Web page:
Each of the nine sub-categories or labels, may be simplified into three simple main categories.

SOCIAL ROLES - RESOURCE INVESTIGATOR, COORDINATOR, AND TEAMWORKER THINKING ROLES - PLANT, THE SPECIALIST, MONITOR EVALUATOR ACTION ROLES - COMPLETOR FINISHER, IMPLEMENTOR, SHAPER


Teamwork doesn’t appear magically just because someone mouths the words. It doesn’t thrive just because of the presence of talent and ambition. It doesn’t flourish simply because a team has tasted success...

KRIEGEL & BRANDT 1996, p120


In order for our group to work together more effectively, we researched the principles of activity theory. According to Hasan (1998), activity theory can be defined as:

“...activity is primary, that doing precedes thinking, that goals, images, cognitive models, intentions and abstract notions like ‘definition’ and ‘determinant’ grow out of people doing things...”

“WHOLE

WORK ACTIVITY AS A UNIT OF ANALYSIS, WHERE THE ACTIVITY IS

BROKEN INTO ANALYTICAL COMPONENTS OF SUBJECT, TOOL, AND OBJECT.”

In this respect, the following can be defined:

SUBJECT: my team members, and their individual contributions. OBJECT: the design project that is the intended activity. TOOL: the mediating devices used, in this case for collaboration, throughout the design process.

RULES: sets of conditions, that help shape, and determine how, and why individuals may act a certain way.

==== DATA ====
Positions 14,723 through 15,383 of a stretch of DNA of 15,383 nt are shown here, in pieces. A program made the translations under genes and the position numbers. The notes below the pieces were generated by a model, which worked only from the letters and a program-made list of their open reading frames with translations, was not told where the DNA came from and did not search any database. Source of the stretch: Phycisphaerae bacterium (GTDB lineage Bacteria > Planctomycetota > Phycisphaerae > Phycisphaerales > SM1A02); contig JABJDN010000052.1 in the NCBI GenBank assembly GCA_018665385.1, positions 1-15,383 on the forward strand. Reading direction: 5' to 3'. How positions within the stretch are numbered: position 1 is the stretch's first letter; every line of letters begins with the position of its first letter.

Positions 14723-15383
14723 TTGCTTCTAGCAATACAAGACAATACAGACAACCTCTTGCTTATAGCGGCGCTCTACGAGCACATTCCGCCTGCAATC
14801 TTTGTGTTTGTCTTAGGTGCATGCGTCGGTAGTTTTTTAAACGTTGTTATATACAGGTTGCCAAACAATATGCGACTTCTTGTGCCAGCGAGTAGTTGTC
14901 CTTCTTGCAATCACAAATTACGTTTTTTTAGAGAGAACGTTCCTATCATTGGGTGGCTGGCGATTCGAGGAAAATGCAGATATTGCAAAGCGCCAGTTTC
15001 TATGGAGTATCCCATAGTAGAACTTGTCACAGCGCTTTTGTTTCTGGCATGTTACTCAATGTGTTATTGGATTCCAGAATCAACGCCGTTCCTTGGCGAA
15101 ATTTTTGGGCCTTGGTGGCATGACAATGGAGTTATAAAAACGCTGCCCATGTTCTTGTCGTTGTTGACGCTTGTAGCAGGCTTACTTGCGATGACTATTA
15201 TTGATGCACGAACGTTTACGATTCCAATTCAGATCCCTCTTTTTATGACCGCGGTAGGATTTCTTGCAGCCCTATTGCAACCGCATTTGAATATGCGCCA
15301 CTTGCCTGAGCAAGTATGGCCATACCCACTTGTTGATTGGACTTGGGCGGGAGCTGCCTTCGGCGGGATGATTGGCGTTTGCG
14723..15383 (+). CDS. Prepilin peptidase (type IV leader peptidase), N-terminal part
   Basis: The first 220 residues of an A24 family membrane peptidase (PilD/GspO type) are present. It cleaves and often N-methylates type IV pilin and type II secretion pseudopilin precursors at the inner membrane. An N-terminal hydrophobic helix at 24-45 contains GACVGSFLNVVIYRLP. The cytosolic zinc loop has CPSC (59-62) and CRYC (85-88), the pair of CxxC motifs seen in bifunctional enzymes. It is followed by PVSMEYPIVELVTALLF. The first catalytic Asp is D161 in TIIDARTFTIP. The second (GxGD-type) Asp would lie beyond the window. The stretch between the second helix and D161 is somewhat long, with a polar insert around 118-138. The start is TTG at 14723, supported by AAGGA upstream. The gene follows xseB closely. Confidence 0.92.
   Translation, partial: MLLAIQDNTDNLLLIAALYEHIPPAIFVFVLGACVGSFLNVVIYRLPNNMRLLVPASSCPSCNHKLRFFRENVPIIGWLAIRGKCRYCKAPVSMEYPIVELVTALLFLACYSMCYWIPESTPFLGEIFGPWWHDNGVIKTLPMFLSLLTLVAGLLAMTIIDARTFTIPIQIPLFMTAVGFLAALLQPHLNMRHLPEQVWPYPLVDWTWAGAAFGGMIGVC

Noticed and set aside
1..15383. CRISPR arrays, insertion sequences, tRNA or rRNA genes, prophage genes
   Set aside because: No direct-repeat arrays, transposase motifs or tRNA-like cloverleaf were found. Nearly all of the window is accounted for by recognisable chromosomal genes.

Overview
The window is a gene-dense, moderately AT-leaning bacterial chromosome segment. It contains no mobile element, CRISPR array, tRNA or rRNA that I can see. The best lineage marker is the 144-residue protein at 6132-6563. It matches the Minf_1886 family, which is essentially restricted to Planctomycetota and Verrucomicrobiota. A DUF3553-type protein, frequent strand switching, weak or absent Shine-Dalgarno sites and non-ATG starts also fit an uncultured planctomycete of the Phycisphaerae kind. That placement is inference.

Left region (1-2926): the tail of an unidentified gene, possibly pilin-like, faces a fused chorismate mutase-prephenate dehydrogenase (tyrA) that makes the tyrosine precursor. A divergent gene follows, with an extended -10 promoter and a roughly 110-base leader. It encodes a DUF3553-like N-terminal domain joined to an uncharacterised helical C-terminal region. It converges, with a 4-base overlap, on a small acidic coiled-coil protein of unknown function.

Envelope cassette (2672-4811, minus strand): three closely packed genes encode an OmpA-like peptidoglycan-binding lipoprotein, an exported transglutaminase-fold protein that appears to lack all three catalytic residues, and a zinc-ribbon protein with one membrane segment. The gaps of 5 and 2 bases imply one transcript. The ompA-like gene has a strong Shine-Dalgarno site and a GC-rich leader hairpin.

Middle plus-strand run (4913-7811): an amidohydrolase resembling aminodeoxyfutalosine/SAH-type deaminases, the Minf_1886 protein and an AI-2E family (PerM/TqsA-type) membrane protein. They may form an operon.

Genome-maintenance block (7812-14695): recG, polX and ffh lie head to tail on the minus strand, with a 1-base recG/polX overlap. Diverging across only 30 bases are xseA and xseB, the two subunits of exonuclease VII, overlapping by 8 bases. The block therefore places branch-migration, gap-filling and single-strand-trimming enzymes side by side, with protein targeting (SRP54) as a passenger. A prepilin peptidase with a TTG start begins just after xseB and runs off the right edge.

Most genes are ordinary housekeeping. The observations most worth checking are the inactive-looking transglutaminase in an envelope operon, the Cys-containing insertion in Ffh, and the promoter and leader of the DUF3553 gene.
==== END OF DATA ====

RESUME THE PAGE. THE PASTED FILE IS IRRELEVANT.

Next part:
DIVISION

OF

LABOUR: The distribution of actions and operations amongst the collaborative team to achieve the end goal.

Based on the definition that Morf and Weber set in 2000 that we see to the left, our group concluded that deciding to set a tangible brief, that would constantly change and adapt as we progressed through our work would be the best form of attack. For this reason we began drafting models and sketching, each aiming for the task, to (as Morf and Weber put it) “...GROW THINGS...”

OUT OF PEOPLE DOING


ACTIVITY THEORY

So how does this apply to our group?... TOOLS - Computers - Models - Drawing utensils - Lectures, uni resources - Journals - Internet - Magazines

SUBJECTS

OBJECT

- Andrew Yabsley - Charlotte Flanders - Shahmen Suku - Josh Frater - Josh Tait

- Design Projects 1,2 - Design Charette - Report Artifact - Summary Poster

DIVISION OF EFFORT

RULES - Must collaborate - Unit Guidelines - Project Brief Requirements - University Guidelines

COMMUNITY - University

- Students - Tutors - Individual Teams - Individual Team Members


CHARLOTTE FLANDERS LANDSCAPE DESIGN INVESTIGATOR Charlotte - teamworker and investigator. Charlotte being the only female in the team, presented us with the much needed boost of eostrogen, often seeing reason when the rest of us got too attached to one idea. She saw all options, and more often than not, provided us with the ability to see which idea truly was the best through reason. When it came to her own ideas, she would sometimes fail to press them and investigate fully.

BEFORE

AFTER

DISCIPLINE OPINION

TEAMWORKER Had respect for the knowledge of materiality and ergonomics - yet thought it was a little bit of a useless degree, similar to that of interior decorating.

Controlling, liked to force Responsible for almost engineers to do things they everything she uses in her didn’t want to do. life, an under appreciated member of the design family.

Building’s within the environment of redevelopment don’t make too much of an impact, and she is responsible for the overall experience.

When collaborated with, the designer could really enhance the experience for the user, as finish knowledge is what they interact with the most.

innovative Beneficiary to interact with, Offers if done correctly, the building mechanisms and systems can be fully integrated into that can be integrated across the environment and be a all disciplines. centre point of a green space development.